Jump to content
House Price Crash Forum
Sign in to follow this  
Si1

Govt Pensions Consultation Due September

Recommended Posts

Scares me.

If they change the system to paying tax upfront then it's just another subsidy for current beneficiaries, retiring boomers, and a big opportunity to take a disproportionate chunk out of existing retirement pots.

Share this post


Link to post
Share on other sites

Scares me.

If they change the system to paying tax upfront then it's just another subsidy for current beneficiaries, retiring boomers, and a big opportunity to take a disproportionate chunk out of existing retirement pots.

So I take it you're not one of those HPCers who dislikes today's pensions and doesn't want to put money in one?

There seem to be quite a few of them around: from HPC tin-hatters to "property is my pension" types. Perhaps a pensions review can address their concerns? They've already made one big move in that direction with the ISA changes making ISAs a realistic way to save for an ample pension.

Share this post


Link to post
Share on other sites

So I take it you're not one of those HPCers who dislikes today's pensions and doesn't want to put money in one?

There seem to be quite a few of them around: from HPC tin-hatters to "property is my pension" types. Perhaps a pensions review can address their concerns? They've already made one big move in that direction with the ISA changes making ISAs a realistic way to save for an ample pension.

Isn't their main concern that govt could extract money from your pension pot and its rather hard to withdraw it to avoid this, whereas an isa is more liquid, can be withdrawn at very little notice?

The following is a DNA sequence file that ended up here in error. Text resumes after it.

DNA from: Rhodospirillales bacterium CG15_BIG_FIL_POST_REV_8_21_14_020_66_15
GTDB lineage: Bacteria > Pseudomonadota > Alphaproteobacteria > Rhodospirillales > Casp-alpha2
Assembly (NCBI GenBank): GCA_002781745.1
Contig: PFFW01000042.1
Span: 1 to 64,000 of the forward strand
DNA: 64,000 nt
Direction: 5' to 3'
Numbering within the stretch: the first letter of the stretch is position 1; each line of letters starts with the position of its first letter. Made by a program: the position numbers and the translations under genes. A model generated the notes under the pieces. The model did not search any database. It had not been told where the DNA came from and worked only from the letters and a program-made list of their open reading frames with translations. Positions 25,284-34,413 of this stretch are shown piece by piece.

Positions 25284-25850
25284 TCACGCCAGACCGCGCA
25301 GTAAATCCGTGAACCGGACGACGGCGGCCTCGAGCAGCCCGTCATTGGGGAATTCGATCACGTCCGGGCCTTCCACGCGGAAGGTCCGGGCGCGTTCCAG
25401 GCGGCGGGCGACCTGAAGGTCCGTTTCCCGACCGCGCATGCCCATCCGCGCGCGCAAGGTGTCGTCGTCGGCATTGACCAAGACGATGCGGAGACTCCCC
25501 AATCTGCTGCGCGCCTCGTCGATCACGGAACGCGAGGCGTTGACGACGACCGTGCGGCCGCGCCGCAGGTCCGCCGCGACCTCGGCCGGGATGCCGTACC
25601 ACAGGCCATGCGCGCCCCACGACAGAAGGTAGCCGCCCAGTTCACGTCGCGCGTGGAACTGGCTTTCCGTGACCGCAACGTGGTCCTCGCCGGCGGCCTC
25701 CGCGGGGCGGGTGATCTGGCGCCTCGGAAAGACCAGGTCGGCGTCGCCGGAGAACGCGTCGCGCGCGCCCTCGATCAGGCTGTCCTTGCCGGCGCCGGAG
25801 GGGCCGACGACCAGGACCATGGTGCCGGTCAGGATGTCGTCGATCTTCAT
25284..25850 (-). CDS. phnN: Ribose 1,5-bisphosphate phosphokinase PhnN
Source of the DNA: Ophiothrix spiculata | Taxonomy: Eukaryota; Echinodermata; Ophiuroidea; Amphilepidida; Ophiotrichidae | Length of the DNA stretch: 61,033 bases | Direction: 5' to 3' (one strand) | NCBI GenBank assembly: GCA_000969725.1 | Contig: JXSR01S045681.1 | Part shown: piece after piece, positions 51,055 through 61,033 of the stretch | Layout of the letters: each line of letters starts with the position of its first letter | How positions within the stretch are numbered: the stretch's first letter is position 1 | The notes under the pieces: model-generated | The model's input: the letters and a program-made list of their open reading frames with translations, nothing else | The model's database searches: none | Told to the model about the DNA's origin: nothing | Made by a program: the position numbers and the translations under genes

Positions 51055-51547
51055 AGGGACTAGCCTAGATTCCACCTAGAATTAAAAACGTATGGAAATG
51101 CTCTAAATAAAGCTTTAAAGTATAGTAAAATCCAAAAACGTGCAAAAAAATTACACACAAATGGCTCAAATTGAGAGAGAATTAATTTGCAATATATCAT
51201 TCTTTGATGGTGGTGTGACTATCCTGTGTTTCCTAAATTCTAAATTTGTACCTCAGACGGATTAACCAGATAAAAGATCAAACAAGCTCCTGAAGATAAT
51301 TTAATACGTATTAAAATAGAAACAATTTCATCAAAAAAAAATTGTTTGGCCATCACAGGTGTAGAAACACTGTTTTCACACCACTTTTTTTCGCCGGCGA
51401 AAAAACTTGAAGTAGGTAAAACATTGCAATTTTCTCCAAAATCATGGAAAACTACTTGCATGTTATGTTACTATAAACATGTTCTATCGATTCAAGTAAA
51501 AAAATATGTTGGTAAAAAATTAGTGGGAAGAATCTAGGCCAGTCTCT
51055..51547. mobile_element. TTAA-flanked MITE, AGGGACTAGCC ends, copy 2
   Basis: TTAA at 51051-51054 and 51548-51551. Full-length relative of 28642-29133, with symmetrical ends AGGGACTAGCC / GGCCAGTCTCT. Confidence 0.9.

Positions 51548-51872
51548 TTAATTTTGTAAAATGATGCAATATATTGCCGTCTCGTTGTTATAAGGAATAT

The advantage of a pension pot is that it doesn't disqualify you from social security support in the case of unemployment etc. So far.

Share this post


Link to post
Share on other sites

Pension planning is now a complete nightmare as the Government simply can not leave the system alone.

This is the umpteenth consultation or green paper on the topic.

Moreover as experience shows the tax relief the Chancellor gives today can be withdrawn tomorrow so there is no guarantee that any proposal to switch the tax relief to payments made at retirement will be honoured when it comes to time to collect the pension

It is par for the course for Osborne who is an aggressive tax raising Chancellor as the BTL brigade have

found out

Indeed a cursory glance at the budget figures for tax yield he is harvesting compared with his Labour predecessors is revealing

Camerons government have increased taxes far in excess of any changes in inflation or GDP growth

National Account Taxes yielded £490 billion in Labours last year of office, By contrast the tax yield was over £ 600 billion in 2015

One thing this government has not done is cut taxes

No doubt this is in part a response to the unholy mess that Brown left his successors but it is a bit surprising that Labour did not make a point of highlighting the fact in the 2015 General Election.